A tweet by a former England rugby player has sparked a frenzied debate on social media about close passes on cyclists.
Austin Healey, who earned 51 caps for England between 1997 and 2003 and is a keen cyclist, tweeted on Sunday about suffering a number of close passes over the course of a ride.
"Would it kill drivers to give cyclists a bit more space? NO but it might kill a cyclist if you don’t !!!" Healey tweeted. "Today at least 5 close calls maybe drivers could arrive 30 secs later than they’d planned ??? And by doing so I like so many who haven’t will see my kids grow up."
Healey's tweet received more than 2,000 likes and 800 retweets, presumably mostly from supportive cyclists, while the replies were divided, with Healey responding to a number of the negative responses.
After his original tweet received such a huge response, Healey then tweeted that he'd like to see all the drivers who had taken issue with his assertion that cyclists should be given more space go out on a roads on a bike to experience what it's like to be a cyclist.
According to the Highway Code, motorists should "give vulnerable road users [such as cyclists] at least as much space as you would a car" when overtaking.
A number of the responses to Healey's tweet also complained about riders cycling two abreast, with Melanie Jones complaining that it had taken her "35 mins to do a 10 min journey" due to cyclists riding two abreast, while others complained about cyclists not using cycle lanes.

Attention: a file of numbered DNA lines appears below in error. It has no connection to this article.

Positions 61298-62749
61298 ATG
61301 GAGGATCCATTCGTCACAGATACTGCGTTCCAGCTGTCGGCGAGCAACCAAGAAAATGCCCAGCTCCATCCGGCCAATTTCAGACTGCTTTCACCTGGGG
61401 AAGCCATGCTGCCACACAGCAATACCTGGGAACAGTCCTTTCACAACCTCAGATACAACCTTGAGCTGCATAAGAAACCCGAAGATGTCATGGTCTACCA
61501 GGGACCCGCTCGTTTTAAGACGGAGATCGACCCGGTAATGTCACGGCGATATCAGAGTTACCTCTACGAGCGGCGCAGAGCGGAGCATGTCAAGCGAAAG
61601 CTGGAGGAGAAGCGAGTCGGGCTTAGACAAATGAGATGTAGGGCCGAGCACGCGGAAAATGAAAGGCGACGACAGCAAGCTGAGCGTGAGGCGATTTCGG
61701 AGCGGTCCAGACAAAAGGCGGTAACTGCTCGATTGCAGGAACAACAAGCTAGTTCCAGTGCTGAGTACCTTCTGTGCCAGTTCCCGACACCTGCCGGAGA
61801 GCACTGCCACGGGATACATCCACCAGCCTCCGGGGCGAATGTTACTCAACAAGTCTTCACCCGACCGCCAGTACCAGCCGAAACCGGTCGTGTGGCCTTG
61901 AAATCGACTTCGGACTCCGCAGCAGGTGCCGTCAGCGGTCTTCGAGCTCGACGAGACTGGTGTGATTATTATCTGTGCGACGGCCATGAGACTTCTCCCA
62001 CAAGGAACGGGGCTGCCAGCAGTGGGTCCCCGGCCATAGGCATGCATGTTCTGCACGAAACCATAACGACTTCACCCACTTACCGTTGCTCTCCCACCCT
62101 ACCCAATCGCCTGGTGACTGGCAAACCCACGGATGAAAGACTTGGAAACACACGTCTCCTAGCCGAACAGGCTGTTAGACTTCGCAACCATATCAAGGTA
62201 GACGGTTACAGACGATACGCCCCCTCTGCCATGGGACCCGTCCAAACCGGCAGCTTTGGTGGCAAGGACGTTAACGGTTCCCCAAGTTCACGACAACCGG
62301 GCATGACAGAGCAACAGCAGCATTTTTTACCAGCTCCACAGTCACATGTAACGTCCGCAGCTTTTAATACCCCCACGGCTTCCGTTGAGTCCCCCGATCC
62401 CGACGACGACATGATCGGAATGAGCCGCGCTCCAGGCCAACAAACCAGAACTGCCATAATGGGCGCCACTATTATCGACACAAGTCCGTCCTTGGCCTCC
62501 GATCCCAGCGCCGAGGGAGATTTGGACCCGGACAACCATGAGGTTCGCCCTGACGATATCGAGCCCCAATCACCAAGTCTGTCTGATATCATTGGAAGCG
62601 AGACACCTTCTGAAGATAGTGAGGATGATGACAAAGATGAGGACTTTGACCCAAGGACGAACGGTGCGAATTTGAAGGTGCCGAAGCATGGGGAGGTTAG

Riding two abreast is perfectly legal under UK law (although the Highway Code suggests that cyclists ride in single file on busy and narrow roads), with groups of cyclists often choosing to ride two abreast both to improve their own safety and to make it easier for motorists to overtake.
There is also no imperative for cyclists to use cycle lanes, with the Highway Code saying that "use of cycle lanes is not compulsory and will depend on your experience and skills" and many cyclists choosing not to use them if they are in poor condition, inconvenient, or may compromise their safety.
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Henry Robertshaw began his time at Cycling Weekly working with the tech team, writing reviews, buying guides and appearing in videos advising on how to dress for the seasons. He later moved over to the news team, where his work focused on the professional peloton as well as legislation and provision for cycling. He's since moved his career in a new direction, with a role at the Department for Environment, Food and Rural Affairs.
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